Drop-out from studies with electronic pill-bottle monitoring is expected. Although adverse events may contribute, this is commoner following therapy initiation, while our patients were on established medication. Our monitoring was prolonged and repeated, typically encompassing several medications taken several times a day, which contrasts with studies of monotherapy or twice-daily medication. Limitations in our study are as follows. Firstly, a substantial proportion of patients were unable or unwilling to use MEMS containers (totalling 27 of 83 patients, 32.5%), which reduces adherence data for intention to treat analysis of the primary outcome. However, clinical scoring was continued in all of these cases. Secondly, the level at which sub-optimal adherence becomes clinically important in PD is not known, and our study does not assist in defining this. Thirdly, we underestimated the variability of timing adherence, which was unreported at the time of planning this study. This should be considered in designing further studies in this area.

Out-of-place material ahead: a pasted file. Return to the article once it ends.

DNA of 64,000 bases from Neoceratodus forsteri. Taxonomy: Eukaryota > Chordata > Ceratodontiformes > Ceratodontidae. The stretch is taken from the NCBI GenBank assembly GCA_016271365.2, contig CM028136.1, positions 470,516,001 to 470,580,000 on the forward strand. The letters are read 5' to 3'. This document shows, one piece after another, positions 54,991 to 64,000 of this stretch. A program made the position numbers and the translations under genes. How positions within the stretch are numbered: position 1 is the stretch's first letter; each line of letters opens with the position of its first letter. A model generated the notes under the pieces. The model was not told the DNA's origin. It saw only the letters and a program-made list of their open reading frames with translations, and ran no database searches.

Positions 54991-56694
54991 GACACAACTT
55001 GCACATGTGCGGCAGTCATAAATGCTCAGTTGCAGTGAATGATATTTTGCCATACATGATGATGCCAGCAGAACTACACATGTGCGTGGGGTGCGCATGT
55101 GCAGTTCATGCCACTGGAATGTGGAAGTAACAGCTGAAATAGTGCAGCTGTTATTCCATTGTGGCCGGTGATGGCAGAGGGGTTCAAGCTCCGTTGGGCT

Many interventions to improve therapy adherence have been tested, but this is the first such study in Parkinson's disease. The vast majority of studies used pill counts, self report or physician/nurse assessment to measure adherence despite well-recognised shortcomings of these methods . Most interventions involve multiple components, leaving uncertainty as to which aspects have a positive effect. We therefore chose an intervention with 3 components (verbal and written information, and tailored timing guidance) but had a single focus of improving timing adherence. The resulting timing adherence improvement was similar to that from individualised cue-dose training (linking medicine taking to daily activities) in diabetes. Another interventional approach is to inform the patient of their own prior dosing history from the electronically monitored data.